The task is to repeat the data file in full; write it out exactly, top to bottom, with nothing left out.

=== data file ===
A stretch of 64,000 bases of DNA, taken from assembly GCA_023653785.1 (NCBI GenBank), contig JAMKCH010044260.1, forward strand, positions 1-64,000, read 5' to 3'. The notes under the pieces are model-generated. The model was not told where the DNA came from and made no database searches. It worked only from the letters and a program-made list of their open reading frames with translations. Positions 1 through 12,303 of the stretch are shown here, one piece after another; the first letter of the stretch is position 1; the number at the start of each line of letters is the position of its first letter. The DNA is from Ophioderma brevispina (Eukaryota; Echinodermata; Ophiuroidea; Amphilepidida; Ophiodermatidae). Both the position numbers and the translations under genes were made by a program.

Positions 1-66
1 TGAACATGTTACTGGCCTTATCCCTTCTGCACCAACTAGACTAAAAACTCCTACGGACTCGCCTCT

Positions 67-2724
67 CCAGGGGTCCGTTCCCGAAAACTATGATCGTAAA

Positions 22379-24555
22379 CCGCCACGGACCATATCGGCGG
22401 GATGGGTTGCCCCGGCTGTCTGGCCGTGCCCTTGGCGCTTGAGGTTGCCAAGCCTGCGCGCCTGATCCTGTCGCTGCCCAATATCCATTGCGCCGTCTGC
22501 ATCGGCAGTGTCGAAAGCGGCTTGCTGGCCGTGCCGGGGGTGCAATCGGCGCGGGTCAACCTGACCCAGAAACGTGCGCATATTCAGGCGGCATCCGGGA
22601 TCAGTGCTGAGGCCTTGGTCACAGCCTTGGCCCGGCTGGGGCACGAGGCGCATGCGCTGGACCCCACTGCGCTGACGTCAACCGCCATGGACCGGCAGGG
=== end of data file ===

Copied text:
A stretch of 64,000 bases of DNA, taken from assembly GCA_023653785.1 (NCBI GenBank), contig JAMKCH010044260.1, forward strand, positions 1-64,000, read 5' to 3'. The notes under the pieces are model-generated. The model was not told where the DNA came from and made no database searches. It worked only from the letters and a program-made list of their open reading frames with translations. Positions 1 through 12,303 of the stretch are shown here, one piece after another; the first letter of the stretch is position 1; the number at the start of each line of letters is the position of its first letter. The DNA is from Ophioderma brevispina (Eukaryota; Echinodermata; Ophiuroidea; Amphilepidida; Ophiodermatidae). Both the position numbers and the translations under genes were made by a program.

Positions 1-66
1 TGAACATGTTACTGGCCTTATCCCTTCTGCACCAACTAGACTAAAAACTCCTACGGACTCGCCTCT

Positions 67-2724
67 CCAGGGGTCCGTTCCCGAAAACTATGATCGTAAA

Positions 22379-24555
22379 CCGCCACGGACCATATCGGCGG
22401 GATGGGTTGCCCCGGCTGTCTGGCCGTGCCCTTGGCGCTTGAGGTTGCCAAGCCTGCGCGCCTGATCCTGTCGCTGCCCAATATCCATTGCGCCGTCTGC
22501 ATCGGCAGTGTCGAAAGCGGCTTGCTGGCCGTGCCGGGGGTGCAATCGGCGCGGGTCAACCTGACCCAGAAACGTGCGCATATTCAGGCGGCATCCGGGA
22601 TCAGTGCTGAGGCCTTGGTCACAGCCTTGGCCCGGCTGGGGCACGAGGCGCATGCGCTGGACCCCACTGCGCTGACGTCAACCGCCATGGACCGGCAGGG